Bouris v. Diddams, No. 1:2017cv03473 - Document 18 (N.D. Ill. 2017)

Court Description: MEMORANDUM Opinion and Order; The plaintiff, George Bouris, brought this action against defendant Richard Diddams asserting claims for breach of fiduciary duty, declaratory judgment, and equitable accounting. Diddams now moves this Court to dismiss Bouris' complaint for lack of venue and failure to state a claim on which relief may be granted. For the reasons set forth herein, the defendant's motion to dismiss 10 is denied. Signed by the Honorable Sharon Johnson Coleman on 11/13/2017 Mailed notice (rth)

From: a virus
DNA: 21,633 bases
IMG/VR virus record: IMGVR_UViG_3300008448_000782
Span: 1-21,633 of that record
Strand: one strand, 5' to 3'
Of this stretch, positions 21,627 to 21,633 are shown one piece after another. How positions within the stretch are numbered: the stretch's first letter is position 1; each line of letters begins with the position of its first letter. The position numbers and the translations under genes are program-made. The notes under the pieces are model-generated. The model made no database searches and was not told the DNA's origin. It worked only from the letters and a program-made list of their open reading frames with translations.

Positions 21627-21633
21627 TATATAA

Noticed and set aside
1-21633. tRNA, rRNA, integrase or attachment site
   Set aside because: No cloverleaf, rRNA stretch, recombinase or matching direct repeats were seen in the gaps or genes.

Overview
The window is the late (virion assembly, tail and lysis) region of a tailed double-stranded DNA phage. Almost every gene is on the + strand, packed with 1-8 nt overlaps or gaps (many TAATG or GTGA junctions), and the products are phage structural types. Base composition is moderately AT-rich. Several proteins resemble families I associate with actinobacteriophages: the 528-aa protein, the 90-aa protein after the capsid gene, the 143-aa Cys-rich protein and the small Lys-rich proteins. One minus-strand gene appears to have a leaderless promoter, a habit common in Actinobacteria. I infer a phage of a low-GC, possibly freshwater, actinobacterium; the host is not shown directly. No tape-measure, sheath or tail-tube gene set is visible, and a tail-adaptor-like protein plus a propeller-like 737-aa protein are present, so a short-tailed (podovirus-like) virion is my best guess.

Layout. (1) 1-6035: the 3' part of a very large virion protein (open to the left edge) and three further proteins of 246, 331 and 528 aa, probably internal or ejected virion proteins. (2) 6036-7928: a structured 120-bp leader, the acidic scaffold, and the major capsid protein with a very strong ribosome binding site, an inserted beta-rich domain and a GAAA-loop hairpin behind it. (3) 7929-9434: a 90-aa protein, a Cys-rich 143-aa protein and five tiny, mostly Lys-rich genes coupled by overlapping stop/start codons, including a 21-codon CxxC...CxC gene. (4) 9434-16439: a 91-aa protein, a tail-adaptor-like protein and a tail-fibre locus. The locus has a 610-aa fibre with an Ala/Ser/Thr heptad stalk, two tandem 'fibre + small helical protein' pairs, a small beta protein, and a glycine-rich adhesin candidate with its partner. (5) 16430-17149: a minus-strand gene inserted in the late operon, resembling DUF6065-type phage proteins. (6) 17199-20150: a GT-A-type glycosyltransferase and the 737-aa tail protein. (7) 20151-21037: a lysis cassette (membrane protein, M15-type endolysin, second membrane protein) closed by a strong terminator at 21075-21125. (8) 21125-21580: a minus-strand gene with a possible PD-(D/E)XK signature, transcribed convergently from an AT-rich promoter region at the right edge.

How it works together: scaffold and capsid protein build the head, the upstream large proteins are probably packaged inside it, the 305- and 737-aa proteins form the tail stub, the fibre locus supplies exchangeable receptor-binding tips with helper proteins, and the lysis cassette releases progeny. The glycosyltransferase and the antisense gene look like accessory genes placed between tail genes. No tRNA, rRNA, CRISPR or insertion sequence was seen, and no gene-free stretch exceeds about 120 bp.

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Bouris v. Diddams Doc. 18 UNITED STATES DISTRICT COURT FOR THE NORTHERN DISTRICT OF ILLINOIS EASTERN DIVISION GEORGE BOURIS, Plaintiff, v. RICHARD DIDDAMS, Defendant. ) ) ) Case No. 17-cv-3473 ) ) Judge Sharon Johnson Coleman ) ) ) ) MEMORANDUM OPINION AND ORDER The plaintiff, George Bouris, brought this action against defendant Richard Diddams asserting claims for breach of fiduciary duty, declaratory judgment, and equitable accounting. Diddams now moves this Court to dismiss Bouris’ complaint for lack of venue and failure to state a claim on which relief may be granted. For the reasons set forth herein, the defendant’s motion to dismiss [10] is denied. Background The following facts are taken from the complaint and are accepted as true for the purpose of ruling on the present motion. Commander’s Concepts Commissioning, LLC is a Delaware limited liability company engaged in the business of mechanical, electrical, and plumbing engineering and commissioning. CCC was established in 2014 pursuant to an Operating Agreement & Articles of Incorporation as a joint undertaking between Bouris, a licensed engineer, and Diddams, a disabled veteran who would manage the business’ administration. The parties agreed that Bouris would receive a 49% ownership interest and Diddams would receive a 51% ownership interest. CCC sought to qualify as a Service Disabled Veteran Owned Small Business and a Veteran Owned Small Business pursuant to federal regulations. After being denied this status, the parties’ executed an Amended Operating Agreement and Articles of Incorporation (the “amended 1 agreement”) in December 2014. Under the Amended agreement, Diddams was named CEO of CCC and Bouris was named President of CCC. Bouris and Diddams were the only two members of the Board of Managers. Based upon his 51% controlling interest in the company, Diddams exercised decision-making control over the company. From December 2014 through March 2017, CCC provided engineering and commissioning services around the United States, and Bouris contributed substantial time, resources, and labor in order to make the business successful, all without compensation. In February, 2017, Bouris raised a number of concerns to Diddams relating to accounting practices and alleged misrepresentations in contract bids. Seemingly in response to those concerns, on March 27, 2017, Diddams executed a Second Amendment to Operating Agreement of Commander’s Concept Commission LLC (the “second amended agreement”). The second amended agreement amendment, executed unilaterally and without notice to Bouris, contained a number of provisions favorable to Diddams and unfavorable to Bouris. The second amended agreement amended the governing choice of law provision to apply Virginia law, established that any actions arising from the agreement must be heard in Virginia, and imposed an arbitration requirement. It also removed Bouris from the Board of Managers, imposed additional restrictions on the transfer of member’s interest in CCC, and gave Diddams exclusive control over the dissociation of members. The amendments further altered the indemnification provision to protect only Diddams and required Bouris to obtain written consent before he could engage in any business related to the nature of CCC’s business. These provisions deprived Bouris of the value of his stake in the company, restricted Bouris’ ability to work in his chosen field, and diminished the value of CCC. Legal Standard A motion to dismiss pursuant to Federal Rule of Civil Procedure 12(b)(3) tests the adequacy of venue. Once venue is challenged, the plaintiff bears the burden of establishing that the case was 2 filed in the proper district. MB Fin. Bank, N.A. v. Walker, 741 F. Supp. 2d 912, 915 (N.D. Ill. 2010) (Cole, Mag. J.). In assessing a defendant’s motion to dismiss for improper venue, the Court must view the allegations in the complaint in the light most favorable to the plaintiff and accept all wellpleaded facts as true unless they are contradicted by affidavit. Deb v. SIRVA, 832 F.3d 800, 809 (7th Cir. 2016). The Court may also consider evidence outside the pleadings to the extent that it assists the Court in determining whether venue is proper. Faulkenberg v. CB Tax Franchise Sys., LP, 637 F.3d 801, 809–10 (7th Cir. 2011). A motion to dismiss pursuant to Federal Rule of Civil Procedure 12(b)(6) tests the legal sufficiency of the complaint, not the merits of the allegations. The allegations must contain sufficient factual material to raise a plausible right to relief. Bell Atlantic Corp. v. Twombly, 550 U.S. 544, 569 n.14, 127 S.Ct. 1955, 167 L.Ed.2d 929 (2007). Although Rule 8 does not require a plaintiff to plead particularized facts, the complaint must allege factual “allegations that raise a right to relief above the speculative level.” Arnett v. Webster, 658 F.3d 742, 751–52 (7th Cir. 2011). Put differently, Rule 8 “does not require ‘detailed factual allegations,' but it demands more than an unadorned, thedefendant-unlawfully-harmed-me accusation.” Ashcroft v. Iqbal, 556 U.S. 662, 678, 129 S.Ct. 1937, 173 L.Ed.2d 868 (2009), see also Fed. R. Civ. P. 8(a). When ruling on a motion to dismiss, the Court must accept all well-pleaded factual allegations in the complaint as true and draw all reasonable inferences in the plaintiff’s favor. Park v. Ind. Univ. Sch. of Dentistry, 692 F.3d 828, 830 (7th Cir. 2012). Discussion Venue is proper, in pertinent part, in any “judicial district in which a substantial part of the events or omissions giving rise to the claim occurred.” 28 U.S.C. § 1391(b)(2). When a contract is central to a case, courts determining venue consider, among other things, where performance was to take place and where the conduct underlying the breach occurred. Allstate Life Ins. Co. v. Stanley W. 3 Burns, Inc., 80 F. Supp. 3d 870, 878 (N.D. Ill. 2015) (St. Eve, J.). When the underlying events consist of communications made by two parties located in separate districts, section 1391 can be satisfied by a communication transmitted to or from the district in question, so long as the communication is sufficiently related to the cause of action. Id. Here, Bouris has asserted that he negotiated and signed the relevant Operating Agreement in Illinois. Although Diddams claims that Bouris’ conduct amounted to little more than executing an electronic signature, the negotiation and execution of an agreement, even electronically, is sufficient to establish venue. See YES Lifts, LLC v. Normal Indus. Materials, Inc., No. 10 C 4828, 2011 WL 1770458, at *5 (N.D. Ill. May 9, 2011) (Feinerman, J.) (finding venue proper where lease-related payments and communications were sent to this district); Fogelson v. Iatrides, No. 99 C 6892, 2000 WL 631293, at *3 (N.D. Ill. May 12, 2000) (Kocoras, J.) (finding venue based, in part, on the fact that an agreement was drafted in this district and returned to this district once executed). Although the defendants rightly note that Virginia might well have a stronger connection to this suit, the question before this Court on a Rule 12(b)(3) motion is merely whether venue exists, not whether another jurisdiction might be a better venue. Diddams’ alternatively contention that venue in this district is improper because of the forum selection clause contained in the second amended agreement. A forum selection clause, however, cannot be enforced through a Rule 12(b)(3) motion to dismiss. Atl. Marine Constr. Co. v. U.S. Dist. Ct. for the W. Dist. of Tex., 134 S.Ct. 568, 578–79, 187 L.Ed.2d 487 (2013). This Court accordingly holds that venue in this district is proper, and turns its attention to Diddams’ arguments on the merits. 1 1 The Court separately notes that the enforceability of the forum selection clause in this case is likely linked to the merits of this action. See AAR Int’l, Inc. v. Nimelias Enters., S.A., 250 F.3d 510, 525 (7th Cir. 2001) (recognizing that a forum selection clause resulting from fraud, undue influence, or overweening bargaining power need not be enforced). 4 Diddams first contends that Bouras has failed to state a claim for breach of fiduciary duty. Under Delaware law, 2 the managers and controlling members of a limited liability company owe fiduciary duties of care and loyalty to the LLC and its members unless the LLC agreement contains language to the contrary. 6 Del. C. § 18-1104. Here, the LLC agreement contains no such language, 3 and Delaware’s fiduciary duties of care and loyalty therefore apply as a matter of law. Under Delaware law, “[t]he fiduciary duty of due care requires that directors of a Delaware corporation use that amount of care which ordinarily careful and prudent men would use in similar circumstances and consider all material information reasonably available in making business decisions, and that deficiencies in the directors' process are actionable only if the directors' actions are grossly negligent.” In re Walt Disney Co. Derivative Litigation, 907 A.2d 693, 749 (Del. Ch. 2005) (internal citations and quotations omitted), aff’d 906 A.2d 27 (Del. 2006). In the duty of care context, gross negligence has been defined by Delaware courts as reckless indifference to or deliberate disregard of the whole body of stockholders, or actions which are “without the bounds of reason.” Id. (internal quotations and citations omitted). Here, the allegations concerning Diddams’ conduct towards Bouris and the resulting impact on CCC’s financial stability are sufficient to state a claim for breach of the duty of due care. Under Delaware law, the duty of loyalty “mandates that the best interest of the corporation and its shareholders takes precedence over any interest possessed by a director, officer or controlling shareholder and not shared by the stockholders generally.” Cede & Co. v. Technicolor, Inc., 634 A.2d 345, 361 (Del. 1993). A classic example of director self-interest in a business transaction is when a director receives a personal benefit from a transaction that is not received by the shareholders 2 Diddams contends, without clear support, that under the second amendment agreement’s choice of law provisions, Virginia law should govern this action. This action, however, challenges the execution of that agreement and is therefore brought pursuant to the agreement in place at the time of amendment. Accordingly, based on the strength of the arguments presently before it this Court concludes that Delaware’s laws govern. 3 Diddams appears to contend that the First Amended Agreement contained an implied waiver of these fiduciary duties, in light of its provisions and the federal regulatory scheme that the parties’ intended CCC to comply with. This Court finds no support for this contention. 5 generally. Id. at 362. In such a situation, the benefiting director cannot be viewed as disinterested or independent. Id. Here, Bouris has plausibly alleged that Diddams executed the March 2017 Amendment for the sole purpose of diminishing Bouris’ interest in CCC, making it impossible for him to sell his ownership interest to a third-party, and precluding him from working in any capacity. The allegations clearly establish that these actions benefited Diddams by removing Bouris from the business and devaluing or diluting his ownership interest. Accordingly, Bouris has sufficiently stated a claim for breach of the duty of loyalty. Diddams also contends that Bouris has failed to state a claim for breach of the implied covenant of good faith and fair dealing. Stated in its most general terms, the implied covenant of good faith and fair dealing requires that parties in a contractual relationship refrain from engaging in arbitrary or unreasonable conduct with the effect of preventing the other party to the contract from receiving the fruits of the bargain. Dunlap v. State Farm Fire and Cas. Co., 878 A.2d 434, 442 (Del. 2005). Existing contract terms control, however, and the implied covenant of good faith and fair dealing cannot be used to circumvent the terms of the parties bargain. Id. Delaware courts determine whether the implied covenant would have been breached by analyzing whether a party would have agreed to the terms of the initial incorporating agreement under the specific factual circumstances alleged. Gerber v. Enter. Prods. Holdings, LLC, 67 A.3d 400, 418 (Del. 2013), overruled on other grounds by Winshall v. Viacom Int’l, Inc., 76 A.3d 808 (Del. 2013). Here, it is undisputed that the first amended agreement conferred Diddams with the unilateral ability to modify or amend the operating agreement. On the allegations at issue, however, it is not clear whether the specific amendments that Diddams performed, such as the unilateral imposition of an arbitration clause or non-compete clause, were contemplated by the parties as being within the scope of that power. To the contrary, it appears likely that no party would have 6 agreed to the terms of the initial incorporating agreement under the circumstances alleged here. This Court accordingly holds that Bouris has sufficiently stated a claim under for the breach of the implied covenant of good faith and fair dealing. Finally, Diddams contends that Bouris has failed to state a claim for equitable accounting. This argument, however, was not raised until Diddams’ reply, and was accordingly waived. Conclusion For the foregoing reasons, Diddams’ motion to dismiss [10] is denied. SO ORDERED. ____________________________________ Sharon Johnson Coleman United States District Court Judge DATED: November 13, 2017 7